No return for banks to US lower mid-market debt

There is little debate between industry experts that the retrenchment of US banks from US mid-market is permanent.

Staying out: Lower mid-market debt deals don’t move the dial for NY banks

The US banks that withdrew from the lower mid-market in the wake of the financial crisis are unlikely to make a comeback, according industry experts speaking at PDI Germany forum in Munich this week.

During a panel discussion about how the US private debt market is perceived by European investors, Patrick McAuliffe, head of direct origination at New Star Financial, noted that  investors regularly ask how active US banks are as lenders to the traditional mid-market (typically defined as companies with an EBITDA between $15-50 million).

“The banks will never come back to that space,” said McAuliffe. “The quality personnel at the big New York banks could do it but it wont move the dial for them. There is not enough fee revenue in that space for them.”

He added: “The few regional banks [that were in the market] dismantled their leverage financial groups. Given the pace of a private equity transactions now, it would never work at a regional bank. The move to non-bank lenders in private equity-backed transactions is absolutely permanent.”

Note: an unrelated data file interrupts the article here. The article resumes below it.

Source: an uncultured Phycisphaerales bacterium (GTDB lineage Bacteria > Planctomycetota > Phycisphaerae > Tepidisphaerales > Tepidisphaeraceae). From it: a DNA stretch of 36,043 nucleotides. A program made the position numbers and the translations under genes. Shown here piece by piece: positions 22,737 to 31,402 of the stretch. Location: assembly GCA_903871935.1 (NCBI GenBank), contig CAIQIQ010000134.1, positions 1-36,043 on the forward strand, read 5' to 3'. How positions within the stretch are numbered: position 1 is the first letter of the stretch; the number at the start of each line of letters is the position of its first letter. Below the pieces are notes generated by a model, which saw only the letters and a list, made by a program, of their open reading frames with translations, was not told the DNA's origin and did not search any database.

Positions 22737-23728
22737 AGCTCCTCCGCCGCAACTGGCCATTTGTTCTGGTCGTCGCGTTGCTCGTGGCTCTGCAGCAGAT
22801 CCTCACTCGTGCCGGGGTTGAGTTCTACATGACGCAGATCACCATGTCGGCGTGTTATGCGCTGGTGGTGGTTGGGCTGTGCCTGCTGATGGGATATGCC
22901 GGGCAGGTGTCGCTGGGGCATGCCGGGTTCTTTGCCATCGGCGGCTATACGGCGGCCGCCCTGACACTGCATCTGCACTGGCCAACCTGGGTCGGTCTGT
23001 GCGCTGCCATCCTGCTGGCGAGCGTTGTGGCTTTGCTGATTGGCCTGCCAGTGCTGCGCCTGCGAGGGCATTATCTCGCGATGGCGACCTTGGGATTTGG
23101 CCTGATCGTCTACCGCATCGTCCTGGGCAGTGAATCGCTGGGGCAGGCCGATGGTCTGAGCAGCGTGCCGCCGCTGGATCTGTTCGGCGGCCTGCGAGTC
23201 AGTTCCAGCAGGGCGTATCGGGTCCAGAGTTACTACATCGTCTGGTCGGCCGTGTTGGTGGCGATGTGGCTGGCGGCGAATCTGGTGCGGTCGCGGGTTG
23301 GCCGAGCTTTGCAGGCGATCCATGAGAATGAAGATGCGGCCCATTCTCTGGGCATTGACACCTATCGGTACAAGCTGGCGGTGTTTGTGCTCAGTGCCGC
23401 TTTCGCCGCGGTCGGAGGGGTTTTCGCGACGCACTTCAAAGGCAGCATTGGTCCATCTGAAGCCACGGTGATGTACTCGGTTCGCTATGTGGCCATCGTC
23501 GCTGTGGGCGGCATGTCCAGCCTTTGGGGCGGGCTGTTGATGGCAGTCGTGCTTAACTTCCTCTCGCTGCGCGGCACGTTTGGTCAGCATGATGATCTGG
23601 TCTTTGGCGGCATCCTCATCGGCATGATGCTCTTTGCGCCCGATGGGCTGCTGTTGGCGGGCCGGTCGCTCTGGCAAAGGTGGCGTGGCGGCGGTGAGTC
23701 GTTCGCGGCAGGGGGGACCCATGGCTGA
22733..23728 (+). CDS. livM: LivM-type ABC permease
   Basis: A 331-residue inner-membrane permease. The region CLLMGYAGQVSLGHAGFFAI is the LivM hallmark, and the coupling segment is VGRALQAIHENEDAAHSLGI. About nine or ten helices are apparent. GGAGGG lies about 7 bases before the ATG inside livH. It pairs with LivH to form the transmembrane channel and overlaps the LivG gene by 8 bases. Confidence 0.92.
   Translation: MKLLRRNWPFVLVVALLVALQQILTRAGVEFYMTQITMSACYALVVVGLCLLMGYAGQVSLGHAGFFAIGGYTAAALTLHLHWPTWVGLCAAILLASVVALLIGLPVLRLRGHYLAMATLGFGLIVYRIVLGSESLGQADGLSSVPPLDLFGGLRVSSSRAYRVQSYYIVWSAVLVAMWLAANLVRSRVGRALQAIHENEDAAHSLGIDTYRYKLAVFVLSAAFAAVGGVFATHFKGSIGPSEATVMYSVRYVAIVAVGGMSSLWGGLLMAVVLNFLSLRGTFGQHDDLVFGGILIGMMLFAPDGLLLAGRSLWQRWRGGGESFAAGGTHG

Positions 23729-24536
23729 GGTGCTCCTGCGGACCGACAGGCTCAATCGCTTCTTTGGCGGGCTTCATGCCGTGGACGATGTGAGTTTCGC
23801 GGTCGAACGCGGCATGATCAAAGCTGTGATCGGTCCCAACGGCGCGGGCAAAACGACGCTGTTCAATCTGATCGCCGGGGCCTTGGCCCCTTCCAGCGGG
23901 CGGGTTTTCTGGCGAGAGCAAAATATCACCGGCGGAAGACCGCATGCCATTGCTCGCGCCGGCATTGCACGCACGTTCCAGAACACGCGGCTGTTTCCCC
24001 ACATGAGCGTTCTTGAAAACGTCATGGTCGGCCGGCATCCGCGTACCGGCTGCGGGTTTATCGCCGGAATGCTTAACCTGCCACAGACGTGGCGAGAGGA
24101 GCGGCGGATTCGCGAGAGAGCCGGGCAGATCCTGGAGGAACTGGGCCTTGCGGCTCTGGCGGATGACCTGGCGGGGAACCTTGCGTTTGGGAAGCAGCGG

This point was echoed by Ken Kencel, president and CEO of Nuveen affiliate Churchill Asset Management, who said that consolidation has meant that the US banking space is now dominated by the four to six major banks, all of whom are focused on driving fee income and holding as few loans as possible.

“if you look at the broadly syndicated market, even though the banks are originating and underwriting those deals, they hold less than 10 percent of the loans,” he said. “So they are in the business of distributing loans.”

He added that the buy-and-hold investment approach of direct lenders was no longer a model that worked for the banks from a cost to capital perspective, and that the dynamics is moving even further in the direction of private debt managers.

“Not only do [the banks] not have the people, but the economics of the middle market is dominated by a half dozen players that can hold $100 million plus per deal. The banks are now simply abdicating that market to the direct lenders,” he said. “One phenomenon we are seeing play out is that the upper end of the market, which historically would have been clubbier and done by 7-8 middle market lenders, has become a syndicated market.”